Admission to candidacy

Students must pass a qualifying examination after completing the core curriculum and prior to embarking on the doctoral dissertation project. The purpose of the examination is to ensure the student has the necessary background knowledge and intellectual skills to carry out doctoral-level research in the subject areas of astrophysical sciences and technology. The examination consists of two parts: a written examination based on the program's core courses and an oral examination based on a research portfolio consisting of a written report on the master's-level research project and a record of graduate research seminar activities.

A committee, appointed by the astrophysical sciences and technology director and including the student's research adviser and two additional faculty members, will assess the student's overall qualifications. Students must pass the qualification examination by the beginning of the third year of full-time study or its equivalent, to continue in the program. Students are permitted two attempts to pass each part of the exam.

Dissertation research adviser

After passing the qualifying examination, students are guided by a dissertation research adviser who is approved by the program director. The choice of adviser is based on the student's research interests, faculty research interests, and available research funding.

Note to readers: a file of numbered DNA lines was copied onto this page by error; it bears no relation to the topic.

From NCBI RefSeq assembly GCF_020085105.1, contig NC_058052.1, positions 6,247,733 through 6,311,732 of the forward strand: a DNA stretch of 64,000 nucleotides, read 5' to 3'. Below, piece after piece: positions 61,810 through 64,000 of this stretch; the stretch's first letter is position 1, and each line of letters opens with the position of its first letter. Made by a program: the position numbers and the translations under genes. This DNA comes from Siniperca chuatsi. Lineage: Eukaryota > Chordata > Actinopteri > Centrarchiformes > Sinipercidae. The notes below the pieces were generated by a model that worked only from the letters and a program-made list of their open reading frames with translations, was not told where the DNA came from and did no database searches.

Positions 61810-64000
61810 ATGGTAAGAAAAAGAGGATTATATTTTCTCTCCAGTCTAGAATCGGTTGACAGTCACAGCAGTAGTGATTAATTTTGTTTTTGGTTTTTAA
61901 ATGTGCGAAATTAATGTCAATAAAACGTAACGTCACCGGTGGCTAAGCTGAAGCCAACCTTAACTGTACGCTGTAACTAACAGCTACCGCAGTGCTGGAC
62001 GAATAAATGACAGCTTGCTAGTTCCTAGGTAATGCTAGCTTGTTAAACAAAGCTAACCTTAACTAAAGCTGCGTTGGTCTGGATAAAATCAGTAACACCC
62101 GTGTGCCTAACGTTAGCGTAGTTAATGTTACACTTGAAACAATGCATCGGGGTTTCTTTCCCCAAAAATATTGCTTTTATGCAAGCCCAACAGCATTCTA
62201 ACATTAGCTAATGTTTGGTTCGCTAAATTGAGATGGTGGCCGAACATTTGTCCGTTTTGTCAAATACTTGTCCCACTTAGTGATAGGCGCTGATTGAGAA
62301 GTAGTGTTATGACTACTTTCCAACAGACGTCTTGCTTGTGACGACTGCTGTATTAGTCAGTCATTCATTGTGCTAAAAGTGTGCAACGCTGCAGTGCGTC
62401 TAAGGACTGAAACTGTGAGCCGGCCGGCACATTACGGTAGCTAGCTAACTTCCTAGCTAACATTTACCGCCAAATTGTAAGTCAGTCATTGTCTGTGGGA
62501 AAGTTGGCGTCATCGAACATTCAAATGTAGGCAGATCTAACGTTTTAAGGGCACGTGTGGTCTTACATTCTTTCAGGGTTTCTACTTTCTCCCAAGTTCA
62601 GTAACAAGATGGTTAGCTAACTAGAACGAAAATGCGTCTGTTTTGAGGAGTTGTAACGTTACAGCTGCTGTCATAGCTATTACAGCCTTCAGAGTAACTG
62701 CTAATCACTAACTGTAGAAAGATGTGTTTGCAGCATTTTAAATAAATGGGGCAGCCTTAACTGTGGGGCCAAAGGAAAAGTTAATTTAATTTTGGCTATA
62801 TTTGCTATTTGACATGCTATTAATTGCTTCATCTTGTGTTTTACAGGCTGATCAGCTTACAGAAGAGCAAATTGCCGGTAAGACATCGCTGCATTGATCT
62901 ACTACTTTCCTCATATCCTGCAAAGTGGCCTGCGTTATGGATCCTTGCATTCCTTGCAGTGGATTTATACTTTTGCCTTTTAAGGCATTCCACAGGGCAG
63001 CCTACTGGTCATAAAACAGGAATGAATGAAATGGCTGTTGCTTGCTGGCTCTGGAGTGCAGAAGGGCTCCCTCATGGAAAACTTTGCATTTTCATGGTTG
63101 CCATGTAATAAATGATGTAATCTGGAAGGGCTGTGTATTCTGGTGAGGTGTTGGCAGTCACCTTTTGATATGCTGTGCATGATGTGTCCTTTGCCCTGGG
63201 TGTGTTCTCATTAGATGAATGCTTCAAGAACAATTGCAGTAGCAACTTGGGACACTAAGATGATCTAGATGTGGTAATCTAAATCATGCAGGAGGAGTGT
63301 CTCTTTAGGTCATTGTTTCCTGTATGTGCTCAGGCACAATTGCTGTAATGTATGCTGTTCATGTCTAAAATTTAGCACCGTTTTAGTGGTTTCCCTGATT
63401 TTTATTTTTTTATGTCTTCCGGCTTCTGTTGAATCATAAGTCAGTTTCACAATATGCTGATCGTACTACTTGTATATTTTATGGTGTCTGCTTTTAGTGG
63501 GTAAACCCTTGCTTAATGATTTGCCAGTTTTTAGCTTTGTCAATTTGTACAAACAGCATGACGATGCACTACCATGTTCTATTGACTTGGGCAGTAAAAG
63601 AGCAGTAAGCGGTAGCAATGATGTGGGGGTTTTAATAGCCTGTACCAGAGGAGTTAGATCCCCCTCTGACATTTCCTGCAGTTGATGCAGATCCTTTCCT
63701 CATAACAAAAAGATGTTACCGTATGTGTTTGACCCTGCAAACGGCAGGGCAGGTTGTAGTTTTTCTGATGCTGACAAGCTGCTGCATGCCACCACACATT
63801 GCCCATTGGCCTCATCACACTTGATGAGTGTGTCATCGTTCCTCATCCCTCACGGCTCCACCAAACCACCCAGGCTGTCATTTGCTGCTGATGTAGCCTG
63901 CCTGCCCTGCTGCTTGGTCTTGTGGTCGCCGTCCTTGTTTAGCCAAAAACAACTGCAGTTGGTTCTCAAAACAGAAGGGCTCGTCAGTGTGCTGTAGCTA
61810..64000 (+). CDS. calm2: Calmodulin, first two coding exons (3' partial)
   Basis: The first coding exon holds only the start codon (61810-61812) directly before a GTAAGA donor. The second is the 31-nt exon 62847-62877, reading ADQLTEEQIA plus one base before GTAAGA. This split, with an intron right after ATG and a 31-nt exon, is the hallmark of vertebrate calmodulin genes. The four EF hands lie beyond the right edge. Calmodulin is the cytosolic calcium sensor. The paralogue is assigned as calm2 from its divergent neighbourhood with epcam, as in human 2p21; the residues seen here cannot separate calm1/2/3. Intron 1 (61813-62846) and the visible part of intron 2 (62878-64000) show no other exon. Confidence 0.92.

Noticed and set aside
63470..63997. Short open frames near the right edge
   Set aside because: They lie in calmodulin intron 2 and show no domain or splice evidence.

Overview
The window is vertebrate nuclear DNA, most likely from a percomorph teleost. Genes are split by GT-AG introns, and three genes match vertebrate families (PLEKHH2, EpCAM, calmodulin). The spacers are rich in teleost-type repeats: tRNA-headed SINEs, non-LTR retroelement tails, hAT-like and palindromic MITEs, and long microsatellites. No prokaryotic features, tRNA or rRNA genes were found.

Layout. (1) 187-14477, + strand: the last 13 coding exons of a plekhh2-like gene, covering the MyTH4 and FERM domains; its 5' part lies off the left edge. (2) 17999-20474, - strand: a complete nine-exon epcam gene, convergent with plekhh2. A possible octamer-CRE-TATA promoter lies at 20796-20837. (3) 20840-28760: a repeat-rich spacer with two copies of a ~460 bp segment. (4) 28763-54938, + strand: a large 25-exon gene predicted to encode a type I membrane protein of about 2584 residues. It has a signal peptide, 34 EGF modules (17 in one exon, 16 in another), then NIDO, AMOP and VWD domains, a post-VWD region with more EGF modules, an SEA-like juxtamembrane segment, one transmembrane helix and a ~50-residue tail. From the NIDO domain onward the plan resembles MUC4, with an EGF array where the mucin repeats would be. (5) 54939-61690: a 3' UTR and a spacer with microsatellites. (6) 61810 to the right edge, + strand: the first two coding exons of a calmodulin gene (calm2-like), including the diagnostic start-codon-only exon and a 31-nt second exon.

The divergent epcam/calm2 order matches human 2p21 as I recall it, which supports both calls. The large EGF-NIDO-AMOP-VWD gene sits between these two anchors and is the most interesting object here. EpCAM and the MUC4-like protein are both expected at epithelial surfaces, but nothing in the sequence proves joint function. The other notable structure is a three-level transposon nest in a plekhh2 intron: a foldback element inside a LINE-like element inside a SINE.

Research committee

After passing the qualifying examination, a dissertation committee is appointed for the duration of the student's tenure in the program. The committee chair is appointed by the dean of graduate studies and must be a faculty member in a program other than astrophysical sciences and technology. The committee chair acts as the institutional representative in the final dissertation examination. The committee comprises at least four members and in addition to the chair, must also include the student's dissertation research adviser and at least one other member of the program's faculty. The fourth member may be an RIT faculty member, a professional affiliated in industry, or a representative from another institution. The program director must approve committee members who are not RIT faculty.

Ph.D. proposal review

Within six months of the appointment of the dissertation committee, students must prepare a Ph.D. research project proposal and present it to the committee for review. The student will provide a written research proposal and give an oral presentation to the Committee, who will provide constructive feedback on the project plan. The review must take place at least six months prior to the dissertation defense.

Annual review